Video: Roger Hobbs Explores the Criminal Underworld for Ghostman
Unlike the novel’s protagonist, the expert lingo and criminal expertise that fills every page of smash hit Ghostman didn’t come from out of nowhere. It took author Roger Hobbs a great deal of digging into seedy underbellies to create his mysterious antihero and the immersive, richly detailed atmosphere of his dark, bestselling first thriller. And what he learned surprised him.
“I found a man who would steal for hire,” Hobbs says with a grin. “A bespoke thief.”
Hobbs’s brushes with criminality informed the writing of Ghostman, which follows a mysterious, chameleonic fixer as he’s sucked into the challenge of a lifetime: scouring Atlantic City for the $1.2 million prize from a heist gone wrong while also eluding the law enforcement operatives and double-crossing, murderous crime bosses on his tail. Oh, and do it all in 48 hours. Clock’s ticking.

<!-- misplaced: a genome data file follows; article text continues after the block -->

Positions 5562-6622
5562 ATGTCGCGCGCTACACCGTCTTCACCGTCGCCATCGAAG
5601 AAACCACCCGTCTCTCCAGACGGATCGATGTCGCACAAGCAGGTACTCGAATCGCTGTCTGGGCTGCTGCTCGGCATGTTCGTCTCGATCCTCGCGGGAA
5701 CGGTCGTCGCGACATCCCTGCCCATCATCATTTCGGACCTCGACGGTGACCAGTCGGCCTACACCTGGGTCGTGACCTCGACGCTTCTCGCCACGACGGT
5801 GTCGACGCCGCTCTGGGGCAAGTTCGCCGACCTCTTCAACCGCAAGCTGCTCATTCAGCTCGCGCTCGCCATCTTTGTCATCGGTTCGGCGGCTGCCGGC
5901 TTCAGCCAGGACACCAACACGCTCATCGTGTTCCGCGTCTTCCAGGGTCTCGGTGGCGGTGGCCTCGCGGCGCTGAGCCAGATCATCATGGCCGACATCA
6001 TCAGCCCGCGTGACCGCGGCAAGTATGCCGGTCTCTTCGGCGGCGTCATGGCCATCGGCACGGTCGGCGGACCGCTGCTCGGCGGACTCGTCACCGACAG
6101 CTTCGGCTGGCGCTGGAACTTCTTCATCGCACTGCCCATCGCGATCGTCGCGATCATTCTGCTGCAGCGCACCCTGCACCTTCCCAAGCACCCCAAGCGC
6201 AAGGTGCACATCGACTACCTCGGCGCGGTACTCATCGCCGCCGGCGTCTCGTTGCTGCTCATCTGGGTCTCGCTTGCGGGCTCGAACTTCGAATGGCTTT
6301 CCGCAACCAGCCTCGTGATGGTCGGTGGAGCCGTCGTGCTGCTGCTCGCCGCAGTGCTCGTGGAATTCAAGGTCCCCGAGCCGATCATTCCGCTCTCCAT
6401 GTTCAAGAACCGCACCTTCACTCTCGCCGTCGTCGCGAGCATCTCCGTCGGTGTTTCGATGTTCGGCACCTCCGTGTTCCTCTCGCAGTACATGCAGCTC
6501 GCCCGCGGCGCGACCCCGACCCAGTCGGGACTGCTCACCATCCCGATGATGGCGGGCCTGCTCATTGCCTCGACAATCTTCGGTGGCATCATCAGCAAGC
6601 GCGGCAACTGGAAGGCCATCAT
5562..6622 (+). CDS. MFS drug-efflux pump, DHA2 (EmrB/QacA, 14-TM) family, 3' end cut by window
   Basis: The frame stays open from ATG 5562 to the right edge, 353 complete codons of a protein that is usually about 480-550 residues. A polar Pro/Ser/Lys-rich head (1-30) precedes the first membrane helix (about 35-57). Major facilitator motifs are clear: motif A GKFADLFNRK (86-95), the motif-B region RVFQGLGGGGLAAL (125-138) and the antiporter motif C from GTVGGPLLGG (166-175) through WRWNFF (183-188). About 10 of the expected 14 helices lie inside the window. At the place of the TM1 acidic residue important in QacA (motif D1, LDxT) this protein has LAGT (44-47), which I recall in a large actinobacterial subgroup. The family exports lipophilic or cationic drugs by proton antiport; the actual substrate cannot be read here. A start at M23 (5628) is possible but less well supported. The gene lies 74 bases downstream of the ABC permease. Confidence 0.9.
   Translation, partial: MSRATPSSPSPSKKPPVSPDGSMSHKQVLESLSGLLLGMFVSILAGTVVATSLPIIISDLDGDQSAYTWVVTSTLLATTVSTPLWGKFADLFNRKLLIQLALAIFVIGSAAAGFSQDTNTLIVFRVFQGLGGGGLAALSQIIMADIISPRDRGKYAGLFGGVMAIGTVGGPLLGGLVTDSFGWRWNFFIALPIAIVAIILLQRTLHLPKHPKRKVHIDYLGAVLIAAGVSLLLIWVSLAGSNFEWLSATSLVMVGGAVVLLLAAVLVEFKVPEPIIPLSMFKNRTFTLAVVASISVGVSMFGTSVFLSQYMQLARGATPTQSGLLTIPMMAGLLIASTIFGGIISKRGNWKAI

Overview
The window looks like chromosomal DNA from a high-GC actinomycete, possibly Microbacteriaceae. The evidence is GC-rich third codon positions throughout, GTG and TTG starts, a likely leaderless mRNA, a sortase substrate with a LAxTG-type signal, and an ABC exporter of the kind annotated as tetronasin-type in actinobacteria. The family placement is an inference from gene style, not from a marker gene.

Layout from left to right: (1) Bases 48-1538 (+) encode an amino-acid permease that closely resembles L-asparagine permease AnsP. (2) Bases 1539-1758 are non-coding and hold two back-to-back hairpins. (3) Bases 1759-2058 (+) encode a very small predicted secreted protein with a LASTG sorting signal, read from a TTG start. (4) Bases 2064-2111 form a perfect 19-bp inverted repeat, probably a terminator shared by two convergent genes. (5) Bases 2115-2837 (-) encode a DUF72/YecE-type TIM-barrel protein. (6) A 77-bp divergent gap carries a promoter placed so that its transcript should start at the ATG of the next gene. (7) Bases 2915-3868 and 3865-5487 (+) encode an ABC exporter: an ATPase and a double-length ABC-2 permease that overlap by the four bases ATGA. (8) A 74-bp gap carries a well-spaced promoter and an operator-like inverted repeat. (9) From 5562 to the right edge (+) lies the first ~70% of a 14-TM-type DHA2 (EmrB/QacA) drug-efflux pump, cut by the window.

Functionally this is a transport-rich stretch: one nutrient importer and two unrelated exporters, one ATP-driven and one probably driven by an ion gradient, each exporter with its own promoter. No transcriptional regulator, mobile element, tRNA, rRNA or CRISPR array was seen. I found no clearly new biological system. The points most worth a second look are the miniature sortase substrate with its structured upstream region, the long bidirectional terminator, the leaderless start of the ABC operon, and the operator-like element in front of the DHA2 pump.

Hobbs unearthed a treasure trove of criminal minutiae—from the weapons preferred by heisters to the way the Federal Government tracks stolen casino money—that imbues Ghostman with an authenticity that sets it apart from its crime genre peers. And, as Hobbs can attest, he traveled to some rather unsavory destinations to do so:
Of course, more traditional academic research also played a role in the writing of Ghostman. Hobbs has nurtured a longtime fascination with film noir, which inspired the book’s crackerjack dialogue: